12. Quota Project: “Database“. http://www.quotaproject.org/uid/search.cfm#prebuilt=yes&countries=4,7,66,10,12,8,15,14,20,21,29,18,34,30,22,25,46,37,57,45,47,48,39,54,98,59,60,43,63,62,65,222,67,69,209,88,71,73,53,79,61,81,89,91,86,94,99,97,100,109,105,101,107,102,103,110,113,126,115,122,116,128,133,132,137,134,135,144,156,145,153,151,154,157,140,147,141,138,159,160,166,164,169,162,165,178,183,173,186,174,177,179,184,41,189,192,242,193,205,190,203,202,200,194,206,246,253,72,131,196,211,197,42,227,216,215,224,220,223,229,77,232,233,240,236,248&types=nofilter&sources=nofilter&filterLevels=lower&displayLevels=lower&fields=AI,multi-quota_type,multi-constitution_q_details,multi-electoral_q_details,multi-pfl_q_details,AC&logurl=http%3A%2F%2Fwww.quotaproject.org%2Fuid%2Fsearch.cfm&quickView=true&qid=728434&d=4&h=15&m=48&ul=en.
  13. IPU (1995): “Women in Parliaments 1945–1995: A World Statistical Survey”. http://www.ipu.org/PDF/publications/women45-95_en.pdf p. 214.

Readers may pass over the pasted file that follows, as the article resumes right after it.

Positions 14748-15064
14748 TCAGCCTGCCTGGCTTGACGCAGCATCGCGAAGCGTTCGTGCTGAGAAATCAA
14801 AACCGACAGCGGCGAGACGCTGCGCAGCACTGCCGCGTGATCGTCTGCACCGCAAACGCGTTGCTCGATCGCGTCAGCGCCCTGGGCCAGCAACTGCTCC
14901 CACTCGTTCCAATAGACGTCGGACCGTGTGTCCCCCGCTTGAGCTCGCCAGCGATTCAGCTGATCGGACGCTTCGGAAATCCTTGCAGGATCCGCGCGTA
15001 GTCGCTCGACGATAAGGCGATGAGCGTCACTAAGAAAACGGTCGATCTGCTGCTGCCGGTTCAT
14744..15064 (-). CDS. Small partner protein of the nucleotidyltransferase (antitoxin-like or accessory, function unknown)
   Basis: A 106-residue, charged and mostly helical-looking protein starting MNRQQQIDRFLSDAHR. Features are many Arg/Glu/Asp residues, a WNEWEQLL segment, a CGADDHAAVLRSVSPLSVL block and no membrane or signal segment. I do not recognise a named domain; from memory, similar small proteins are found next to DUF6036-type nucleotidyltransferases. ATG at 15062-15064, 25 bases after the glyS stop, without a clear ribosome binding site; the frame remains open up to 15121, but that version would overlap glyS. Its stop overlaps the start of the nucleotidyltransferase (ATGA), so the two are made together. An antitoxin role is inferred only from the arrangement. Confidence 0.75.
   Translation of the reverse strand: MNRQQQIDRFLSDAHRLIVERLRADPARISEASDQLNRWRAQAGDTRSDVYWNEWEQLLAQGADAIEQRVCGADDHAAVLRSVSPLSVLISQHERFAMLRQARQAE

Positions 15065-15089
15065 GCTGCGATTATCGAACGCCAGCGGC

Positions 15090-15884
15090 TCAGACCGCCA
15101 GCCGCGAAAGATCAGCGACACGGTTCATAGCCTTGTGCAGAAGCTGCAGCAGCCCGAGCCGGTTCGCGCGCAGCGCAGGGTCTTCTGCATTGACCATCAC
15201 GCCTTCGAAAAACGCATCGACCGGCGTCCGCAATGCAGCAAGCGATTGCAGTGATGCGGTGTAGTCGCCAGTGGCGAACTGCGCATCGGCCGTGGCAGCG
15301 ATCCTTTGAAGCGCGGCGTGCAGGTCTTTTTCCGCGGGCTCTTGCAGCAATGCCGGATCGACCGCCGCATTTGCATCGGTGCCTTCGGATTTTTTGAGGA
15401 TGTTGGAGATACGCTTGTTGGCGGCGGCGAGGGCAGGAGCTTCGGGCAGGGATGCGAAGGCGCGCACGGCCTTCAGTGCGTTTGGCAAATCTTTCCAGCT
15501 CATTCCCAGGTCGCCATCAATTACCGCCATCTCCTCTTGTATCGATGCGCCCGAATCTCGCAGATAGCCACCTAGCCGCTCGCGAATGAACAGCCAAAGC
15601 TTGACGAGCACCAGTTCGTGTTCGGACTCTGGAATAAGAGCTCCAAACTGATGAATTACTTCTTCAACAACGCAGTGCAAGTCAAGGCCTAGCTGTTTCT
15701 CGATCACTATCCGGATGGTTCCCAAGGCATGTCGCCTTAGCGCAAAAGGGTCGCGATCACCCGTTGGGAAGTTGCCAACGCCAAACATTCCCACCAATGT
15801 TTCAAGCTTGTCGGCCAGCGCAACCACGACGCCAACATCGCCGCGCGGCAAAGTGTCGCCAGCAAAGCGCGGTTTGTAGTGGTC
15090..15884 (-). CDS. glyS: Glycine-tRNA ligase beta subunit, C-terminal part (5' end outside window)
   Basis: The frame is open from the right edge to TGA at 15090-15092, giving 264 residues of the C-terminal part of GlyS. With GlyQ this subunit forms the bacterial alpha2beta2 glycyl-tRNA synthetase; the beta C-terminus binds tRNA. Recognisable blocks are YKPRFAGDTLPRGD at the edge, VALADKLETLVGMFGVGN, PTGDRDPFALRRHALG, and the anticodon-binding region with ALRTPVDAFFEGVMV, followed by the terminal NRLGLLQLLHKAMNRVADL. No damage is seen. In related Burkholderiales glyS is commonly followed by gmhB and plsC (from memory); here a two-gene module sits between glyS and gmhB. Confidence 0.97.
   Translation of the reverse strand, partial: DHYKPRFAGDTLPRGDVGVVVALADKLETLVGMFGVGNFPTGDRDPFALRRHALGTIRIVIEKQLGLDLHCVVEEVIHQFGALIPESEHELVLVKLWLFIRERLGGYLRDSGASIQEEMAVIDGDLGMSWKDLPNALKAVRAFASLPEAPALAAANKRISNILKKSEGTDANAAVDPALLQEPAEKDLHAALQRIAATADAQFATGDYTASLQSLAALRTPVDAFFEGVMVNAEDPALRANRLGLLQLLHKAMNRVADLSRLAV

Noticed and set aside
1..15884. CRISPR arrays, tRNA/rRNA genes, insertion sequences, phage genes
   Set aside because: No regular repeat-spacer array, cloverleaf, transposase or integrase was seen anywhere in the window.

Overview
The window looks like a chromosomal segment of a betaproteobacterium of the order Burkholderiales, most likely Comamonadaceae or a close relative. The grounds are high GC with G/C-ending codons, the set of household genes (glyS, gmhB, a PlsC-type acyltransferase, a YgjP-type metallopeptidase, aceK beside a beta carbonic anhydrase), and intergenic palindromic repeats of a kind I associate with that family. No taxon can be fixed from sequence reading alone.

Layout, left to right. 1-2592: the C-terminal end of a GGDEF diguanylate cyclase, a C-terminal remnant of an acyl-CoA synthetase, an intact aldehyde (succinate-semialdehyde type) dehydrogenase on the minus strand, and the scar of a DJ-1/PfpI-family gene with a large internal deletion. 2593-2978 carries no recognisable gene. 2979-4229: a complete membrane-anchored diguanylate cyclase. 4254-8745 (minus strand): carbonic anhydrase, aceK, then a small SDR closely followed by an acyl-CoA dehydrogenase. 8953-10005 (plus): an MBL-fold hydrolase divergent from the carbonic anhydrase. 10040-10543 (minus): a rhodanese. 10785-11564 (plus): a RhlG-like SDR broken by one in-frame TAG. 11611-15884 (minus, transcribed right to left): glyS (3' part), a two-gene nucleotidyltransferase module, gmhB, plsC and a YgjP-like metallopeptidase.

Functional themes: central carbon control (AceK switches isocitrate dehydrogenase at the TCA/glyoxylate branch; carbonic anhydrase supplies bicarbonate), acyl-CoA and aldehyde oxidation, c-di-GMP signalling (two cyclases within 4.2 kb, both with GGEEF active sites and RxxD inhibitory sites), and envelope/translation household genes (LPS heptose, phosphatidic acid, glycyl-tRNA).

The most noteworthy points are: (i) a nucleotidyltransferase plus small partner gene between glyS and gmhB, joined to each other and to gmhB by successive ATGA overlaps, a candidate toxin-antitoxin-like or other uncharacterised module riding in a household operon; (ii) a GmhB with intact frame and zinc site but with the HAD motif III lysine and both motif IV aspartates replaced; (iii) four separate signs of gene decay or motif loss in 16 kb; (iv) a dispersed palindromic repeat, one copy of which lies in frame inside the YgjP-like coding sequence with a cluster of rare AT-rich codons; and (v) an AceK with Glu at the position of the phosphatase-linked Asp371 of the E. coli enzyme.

14. IPU (2015): http://www.ipu.org/parline-e/reports/2265_A.htm.
  15. Quota Project (2014): http://www.quotaproject.org/uid/countryview.cfm?CountryCode=KG.
  16. IPU (2015): http://www.ipu.org/parline-e/reports/2174_E.htm.
  17. Definition based on: A/64/133 (2009): “Legal empowerment of the poor and eradication of poverty. Report of the Secretary General”. http://www.unrol.org/files/N0940207.pdf and Asian Development Bank (2009): “Legal Empowerment for Women and Disadvantaged Groups”. http://www.adb.org/publications/legal-empowerment-women-and-disadvantaged-groups.
  18. Un Women (2011): “Progress of the World’s Women 2011-2012. In Pursuit of Justice”. http://www.unrol.org/files/Progress%20of%20the%20Worlds%20Women%202011-2012.pdf p. 67ff.
  19. UN Women (2011): “Progress of the World’s Women 2011-2012. In Pursuit of Justice”: http://www.unrol.org/files/Progress%20of%20the%20Worlds%20Women%202011-2012.pdf p. 59.
  20. World Bank (2015): „Women, Business and the Law – Going to Court”. http://wbl.worldbank.org/data/exploretopics/going-to-court#equality-of-access--1.